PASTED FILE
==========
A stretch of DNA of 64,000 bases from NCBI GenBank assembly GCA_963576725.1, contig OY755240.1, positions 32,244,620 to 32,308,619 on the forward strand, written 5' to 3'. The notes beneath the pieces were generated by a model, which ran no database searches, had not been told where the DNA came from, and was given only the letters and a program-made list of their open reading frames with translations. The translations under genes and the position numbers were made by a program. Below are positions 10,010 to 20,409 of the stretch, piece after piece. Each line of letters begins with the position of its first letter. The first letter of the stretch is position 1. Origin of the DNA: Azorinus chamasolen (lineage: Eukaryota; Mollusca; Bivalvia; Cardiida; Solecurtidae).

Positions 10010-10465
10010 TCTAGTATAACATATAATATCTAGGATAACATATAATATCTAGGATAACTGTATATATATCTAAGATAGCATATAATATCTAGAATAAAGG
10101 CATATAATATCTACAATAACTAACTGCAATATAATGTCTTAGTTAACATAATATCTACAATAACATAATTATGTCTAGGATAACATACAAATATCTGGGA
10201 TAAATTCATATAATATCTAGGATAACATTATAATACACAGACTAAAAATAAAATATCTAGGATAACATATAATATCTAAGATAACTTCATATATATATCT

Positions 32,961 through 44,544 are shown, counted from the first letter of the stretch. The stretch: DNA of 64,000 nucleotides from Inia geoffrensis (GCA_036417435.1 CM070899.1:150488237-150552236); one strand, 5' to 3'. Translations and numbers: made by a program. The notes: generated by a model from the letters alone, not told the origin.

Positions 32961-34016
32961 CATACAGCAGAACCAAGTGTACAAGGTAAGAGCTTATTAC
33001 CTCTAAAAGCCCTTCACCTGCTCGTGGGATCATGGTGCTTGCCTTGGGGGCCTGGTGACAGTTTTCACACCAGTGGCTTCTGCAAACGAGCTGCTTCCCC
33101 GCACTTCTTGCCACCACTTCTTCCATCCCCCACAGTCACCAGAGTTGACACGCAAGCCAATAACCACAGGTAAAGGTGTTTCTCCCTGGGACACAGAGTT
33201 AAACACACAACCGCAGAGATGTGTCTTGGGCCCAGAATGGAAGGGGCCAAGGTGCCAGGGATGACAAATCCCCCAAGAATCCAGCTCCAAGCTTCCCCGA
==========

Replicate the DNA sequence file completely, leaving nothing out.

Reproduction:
A stretch of DNA of 64,000 bases from NCBI GenBank assembly GCA_963576725.1, contig OY755240.1, positions 32,244,620 to 32,308,619 on the forward strand, written 5' to 3'. The notes beneath the pieces were generated by a model, which ran no database searches, had not been told where the DNA came from, and was given only the letters and a program-made list of their open reading frames with translations. The translations under genes and the position numbers were made by a program. Below are positions 10,010 to 20,409 of the stretch, piece after piece. Each line of letters begins with the position of its first letter. The first letter of the stretch is position 1. Origin of the DNA: Azorinus chamasolen (lineage: Eukaryota; Mollusca; Bivalvia; Cardiida; Solecurtidae).

Positions 10010-10465
10010 TCTAGTATAACATATAATATCTAGGATAACATATAATATCTAGGATAACTGTATATATATCTAAGATAGCATATAATATCTAGAATAAAGG
10101 CATATAATATCTACAATAACTAACTGCAATATAATGTCTTAGTTAACATAATATCTACAATAACATAATTATGTCTAGGATAACATACAAATATCTGGGA
10201 TAAATTCATATAATATCTAGGATAACATTATAATACACAGACTAAAAATAAAATATCTAGGATAACATATAATATCTAAGATAACTTCATATATATATCT

Positions 32,961 through 44,544 are shown, counted from the first letter of the stretch. The stretch: DNA of 64,000 nucleotides from Inia geoffrensis (GCA_036417435.1 CM070899.1:150488237-150552236); one strand, 5' to 3'. Translations and numbers: made by a program. The notes: generated by a model from the letters alone, not told the origin.

Positions 32961-34016
32961 CATACAGCAGAACCAAGTGTACAAGGTAAGAGCTTATTAC
33001 CTCTAAAAGCCCTTCACCTGCTCGTGGGATCATGGTGCTTGCCTTGGGGGCCTGGTGACAGTTTTCACACCAGTGGCTTCTGCAAACGAGCTGCTTCCCC
33101 GCACTTCTTGCCACCACTTCTTCCATCCCCCACAGTCACCAGAGTTGACACGCAAGCCAATAACCACAGGTAAAGGTGTTTCTCCCTGGGACACAGAGTT
33201 AAACACACAACCGCAGAGATGTGTCTTGGGCCCAGAATGGAAGGGGCCAAGGTGCCAGGGATGACAAATCCCCCAAGAATCCAGCTCCAAGCTTCCCCGA